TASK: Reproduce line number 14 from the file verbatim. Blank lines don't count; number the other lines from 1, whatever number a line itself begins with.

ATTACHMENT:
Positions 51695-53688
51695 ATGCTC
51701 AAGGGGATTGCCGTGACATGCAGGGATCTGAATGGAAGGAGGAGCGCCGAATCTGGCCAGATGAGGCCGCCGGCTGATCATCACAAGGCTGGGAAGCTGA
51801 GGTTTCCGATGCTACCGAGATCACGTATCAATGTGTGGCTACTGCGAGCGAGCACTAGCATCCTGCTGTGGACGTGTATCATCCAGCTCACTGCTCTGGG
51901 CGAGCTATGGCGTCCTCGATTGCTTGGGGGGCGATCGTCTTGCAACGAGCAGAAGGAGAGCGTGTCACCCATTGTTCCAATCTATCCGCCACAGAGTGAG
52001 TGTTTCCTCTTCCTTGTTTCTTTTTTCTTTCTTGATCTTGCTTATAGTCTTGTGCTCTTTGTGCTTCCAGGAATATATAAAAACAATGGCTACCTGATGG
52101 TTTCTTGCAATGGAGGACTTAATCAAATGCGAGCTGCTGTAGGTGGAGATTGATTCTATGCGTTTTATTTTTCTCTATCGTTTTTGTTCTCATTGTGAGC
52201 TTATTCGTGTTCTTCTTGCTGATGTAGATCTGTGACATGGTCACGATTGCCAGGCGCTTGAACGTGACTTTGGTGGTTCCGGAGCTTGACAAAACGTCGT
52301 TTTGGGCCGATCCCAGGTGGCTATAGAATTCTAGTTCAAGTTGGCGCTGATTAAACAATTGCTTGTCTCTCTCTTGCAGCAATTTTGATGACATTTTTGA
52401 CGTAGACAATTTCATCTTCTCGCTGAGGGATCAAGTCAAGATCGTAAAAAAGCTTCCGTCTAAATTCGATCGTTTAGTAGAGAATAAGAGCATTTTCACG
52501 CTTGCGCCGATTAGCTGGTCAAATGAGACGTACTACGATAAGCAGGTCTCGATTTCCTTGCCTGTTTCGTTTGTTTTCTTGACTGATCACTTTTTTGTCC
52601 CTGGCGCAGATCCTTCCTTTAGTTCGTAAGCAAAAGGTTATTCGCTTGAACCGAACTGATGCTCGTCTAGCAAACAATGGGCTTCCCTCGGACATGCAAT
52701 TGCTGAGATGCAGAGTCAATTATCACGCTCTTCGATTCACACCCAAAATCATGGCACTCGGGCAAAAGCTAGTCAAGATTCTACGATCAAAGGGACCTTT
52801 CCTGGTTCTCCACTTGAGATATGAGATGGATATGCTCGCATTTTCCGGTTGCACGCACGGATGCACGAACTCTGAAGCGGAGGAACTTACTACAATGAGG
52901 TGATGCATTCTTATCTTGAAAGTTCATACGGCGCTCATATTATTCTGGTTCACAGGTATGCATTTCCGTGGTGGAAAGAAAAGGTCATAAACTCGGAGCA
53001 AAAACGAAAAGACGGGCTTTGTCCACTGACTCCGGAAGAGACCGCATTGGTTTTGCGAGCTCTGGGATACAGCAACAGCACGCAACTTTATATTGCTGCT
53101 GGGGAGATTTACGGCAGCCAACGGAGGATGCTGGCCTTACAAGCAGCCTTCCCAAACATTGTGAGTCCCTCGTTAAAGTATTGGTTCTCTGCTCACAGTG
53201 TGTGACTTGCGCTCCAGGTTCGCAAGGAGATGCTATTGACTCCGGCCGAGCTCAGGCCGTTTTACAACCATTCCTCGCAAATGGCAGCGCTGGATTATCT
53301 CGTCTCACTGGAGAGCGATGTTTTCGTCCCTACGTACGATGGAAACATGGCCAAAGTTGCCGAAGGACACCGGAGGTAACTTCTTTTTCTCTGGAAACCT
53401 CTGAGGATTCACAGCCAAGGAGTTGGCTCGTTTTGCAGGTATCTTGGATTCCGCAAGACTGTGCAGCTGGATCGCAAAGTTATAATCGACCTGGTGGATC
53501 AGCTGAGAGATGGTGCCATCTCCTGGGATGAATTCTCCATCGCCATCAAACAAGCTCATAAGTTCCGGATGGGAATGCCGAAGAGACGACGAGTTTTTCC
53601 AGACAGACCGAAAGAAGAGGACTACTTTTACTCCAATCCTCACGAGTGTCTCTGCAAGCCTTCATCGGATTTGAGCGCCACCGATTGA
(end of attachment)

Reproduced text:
52801 CCTGGTTCTCCACTTGAGATATGAGATGGATATGCTCGCATTTTCCGGTTGCACGCACGGATGCACGAACTCTGAAGCGGAGGAACTTACTACAATGAGG